New insight into cancer cells

29 January 2015

New insight has been gathered into how cancer is able to turn healthy cells into bad ones. A team from Rice University, Texas, has identified an element of cell signaling that the disease uses to hijack the communication process and spread.

In their computational study, the researchers at the Center for Theoretical Biological Physics revealed how cancer cells can take advantage of the cell's communication system. The diseased cells use this mechanism to tell surrounding cells whether to be like them or not.

Published in the Proceedings of the National Academy of Sciences, the study follows on from similar research conducted last year in which researchers mapped the flow of information through genetic circuits involved in cancer metastasis.

The team, led by biophysicists Eshel Ben-Jacob and José Onuchic from Rice University, discovered how cancer is able to use a mechanism for cell-cell interaction - known as notch signaling - to promote metastasis. This is activated when a delta or jagged ligand of one cell interacts with the notch receptor on an adjacent one and are crucial for embryonic development and healing wounds.

"At the heart of our new understanding is that the primary agents of metastasis are clusters of hybrid epithelial (nonmobile) and mesenchymal (migrating) cells," Dr Ben-Jacob said. "These, and not the fully mesenchymal cells, are the 'bad actors' of cancer progression that pose the highest risk. By acting together, these hybrid cancer cells have a better chance to evade the immune system during migration and can better survive while circulating in blood vessels."

He added that this multifaceted mechanism by which notch-delta-jagged signaling promotes cancer progression has been a mystery until now, but recent experimental studies have revealed the jagged ligand plays a critical role in tumour progression.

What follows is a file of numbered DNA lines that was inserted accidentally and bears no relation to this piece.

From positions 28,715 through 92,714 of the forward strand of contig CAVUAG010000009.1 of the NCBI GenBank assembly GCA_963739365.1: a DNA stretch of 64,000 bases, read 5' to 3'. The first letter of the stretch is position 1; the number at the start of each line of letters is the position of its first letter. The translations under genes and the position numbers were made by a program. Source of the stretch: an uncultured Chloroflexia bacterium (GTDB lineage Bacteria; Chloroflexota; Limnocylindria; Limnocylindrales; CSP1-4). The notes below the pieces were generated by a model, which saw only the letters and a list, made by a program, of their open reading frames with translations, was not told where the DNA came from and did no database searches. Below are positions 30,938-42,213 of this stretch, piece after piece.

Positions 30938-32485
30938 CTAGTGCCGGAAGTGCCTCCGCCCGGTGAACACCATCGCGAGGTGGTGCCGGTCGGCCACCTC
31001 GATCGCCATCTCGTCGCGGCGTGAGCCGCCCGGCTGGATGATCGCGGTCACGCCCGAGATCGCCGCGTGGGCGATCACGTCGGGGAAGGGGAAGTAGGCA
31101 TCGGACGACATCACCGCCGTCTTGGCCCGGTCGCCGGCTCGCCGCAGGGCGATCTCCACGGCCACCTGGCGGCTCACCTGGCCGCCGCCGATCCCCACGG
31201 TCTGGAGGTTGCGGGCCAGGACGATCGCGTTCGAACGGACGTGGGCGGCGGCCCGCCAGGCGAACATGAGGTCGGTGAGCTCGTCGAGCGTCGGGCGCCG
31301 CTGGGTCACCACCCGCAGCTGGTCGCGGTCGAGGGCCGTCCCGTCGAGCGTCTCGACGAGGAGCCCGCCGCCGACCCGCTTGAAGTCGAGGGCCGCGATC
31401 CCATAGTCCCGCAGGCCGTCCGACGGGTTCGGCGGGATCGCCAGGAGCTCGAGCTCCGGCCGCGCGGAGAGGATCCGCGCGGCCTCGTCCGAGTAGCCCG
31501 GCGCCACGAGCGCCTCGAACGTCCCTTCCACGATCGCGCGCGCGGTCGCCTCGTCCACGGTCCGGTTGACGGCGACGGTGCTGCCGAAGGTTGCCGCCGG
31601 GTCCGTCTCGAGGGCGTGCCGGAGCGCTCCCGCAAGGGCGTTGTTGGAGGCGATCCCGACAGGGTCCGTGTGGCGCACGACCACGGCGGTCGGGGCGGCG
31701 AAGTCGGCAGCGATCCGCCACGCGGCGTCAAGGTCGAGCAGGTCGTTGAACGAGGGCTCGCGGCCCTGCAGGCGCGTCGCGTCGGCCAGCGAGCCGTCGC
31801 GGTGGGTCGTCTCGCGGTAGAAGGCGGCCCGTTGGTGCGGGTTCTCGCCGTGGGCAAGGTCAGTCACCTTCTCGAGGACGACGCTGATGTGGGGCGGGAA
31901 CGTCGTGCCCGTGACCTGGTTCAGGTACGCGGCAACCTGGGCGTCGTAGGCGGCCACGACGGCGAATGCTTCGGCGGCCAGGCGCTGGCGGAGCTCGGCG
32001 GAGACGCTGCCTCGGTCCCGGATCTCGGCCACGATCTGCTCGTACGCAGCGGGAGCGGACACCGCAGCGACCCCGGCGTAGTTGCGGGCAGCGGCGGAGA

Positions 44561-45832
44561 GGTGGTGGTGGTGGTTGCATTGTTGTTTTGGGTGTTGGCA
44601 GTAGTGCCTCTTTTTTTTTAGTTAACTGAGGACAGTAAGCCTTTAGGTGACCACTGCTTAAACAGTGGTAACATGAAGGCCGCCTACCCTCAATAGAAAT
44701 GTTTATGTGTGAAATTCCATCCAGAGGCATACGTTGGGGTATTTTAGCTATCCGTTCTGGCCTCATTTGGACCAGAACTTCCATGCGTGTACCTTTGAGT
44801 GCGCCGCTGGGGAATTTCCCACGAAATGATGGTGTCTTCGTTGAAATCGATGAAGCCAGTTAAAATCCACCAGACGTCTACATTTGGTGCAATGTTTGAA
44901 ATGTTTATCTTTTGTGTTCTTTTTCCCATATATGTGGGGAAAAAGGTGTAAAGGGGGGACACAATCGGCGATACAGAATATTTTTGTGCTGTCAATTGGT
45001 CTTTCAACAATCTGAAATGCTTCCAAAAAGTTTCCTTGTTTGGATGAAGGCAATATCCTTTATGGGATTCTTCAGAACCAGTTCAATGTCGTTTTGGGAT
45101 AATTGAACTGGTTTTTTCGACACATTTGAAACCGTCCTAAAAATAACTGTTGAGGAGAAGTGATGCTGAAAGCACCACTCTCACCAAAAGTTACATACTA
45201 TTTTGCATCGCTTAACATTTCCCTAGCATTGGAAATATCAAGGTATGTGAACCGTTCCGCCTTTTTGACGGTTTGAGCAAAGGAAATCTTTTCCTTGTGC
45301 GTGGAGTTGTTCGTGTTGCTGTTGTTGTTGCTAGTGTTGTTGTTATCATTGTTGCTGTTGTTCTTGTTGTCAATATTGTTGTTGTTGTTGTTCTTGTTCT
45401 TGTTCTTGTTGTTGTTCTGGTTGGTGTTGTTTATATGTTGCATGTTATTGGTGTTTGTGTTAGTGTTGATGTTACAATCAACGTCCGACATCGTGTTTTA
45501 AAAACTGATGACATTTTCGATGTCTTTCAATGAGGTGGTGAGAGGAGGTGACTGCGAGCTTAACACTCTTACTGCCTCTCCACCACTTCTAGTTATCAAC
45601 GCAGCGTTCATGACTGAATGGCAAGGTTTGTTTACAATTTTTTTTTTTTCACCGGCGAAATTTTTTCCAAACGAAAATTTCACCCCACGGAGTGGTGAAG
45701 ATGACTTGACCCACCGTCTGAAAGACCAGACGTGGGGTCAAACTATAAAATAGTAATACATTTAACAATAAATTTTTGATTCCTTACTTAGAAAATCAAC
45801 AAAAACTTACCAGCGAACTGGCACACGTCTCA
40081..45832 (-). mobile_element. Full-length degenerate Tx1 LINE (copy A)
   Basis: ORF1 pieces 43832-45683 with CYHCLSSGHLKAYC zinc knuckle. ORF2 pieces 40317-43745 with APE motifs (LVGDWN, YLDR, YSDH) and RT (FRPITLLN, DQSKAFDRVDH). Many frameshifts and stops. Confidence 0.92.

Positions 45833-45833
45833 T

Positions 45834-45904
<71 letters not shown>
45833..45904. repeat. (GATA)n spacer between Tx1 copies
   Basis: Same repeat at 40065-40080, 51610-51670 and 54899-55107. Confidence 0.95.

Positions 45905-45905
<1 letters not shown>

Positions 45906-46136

These new findings provide a novel theoretical framework for scientists who study the behaviour of cells as it shows the presence of jagged ligands, which can give rise to sender/receiver hybrid cells that send a signal. Although this is useful for embryonic development and healing, it can also be manipulated by cancer cells.

"We realised that hybrid cancer cells can take advantage of that characteristic to establish stable interactions and turn them into 'assault teams' that migrate together during metastasis," Dr Onuchic said.

Dr Ben-Jacob said previous research in this area has focused heavily on notch-delta signaling, where one cell (the sender) expresses high-notch receptor and low-delta ligand. The other (the receiver) expresses low notch and high delta, which leads to the two cells adopting opposite fates.

"Since jagged seemed to play a similar role to delta, the focus has been on notch-delta," Dr Ben-Jacob said. "We were motivated to look closer and focus on the effect of the differences between these ligands."

The researchers suggested cells' internal expression of jagged may also increase the production and maintenance of therapy-resistant cancer stem cells. Their findings are a step closer to better understanding the signaling mechanisms cancer cells use to evade the immune system and treatment.

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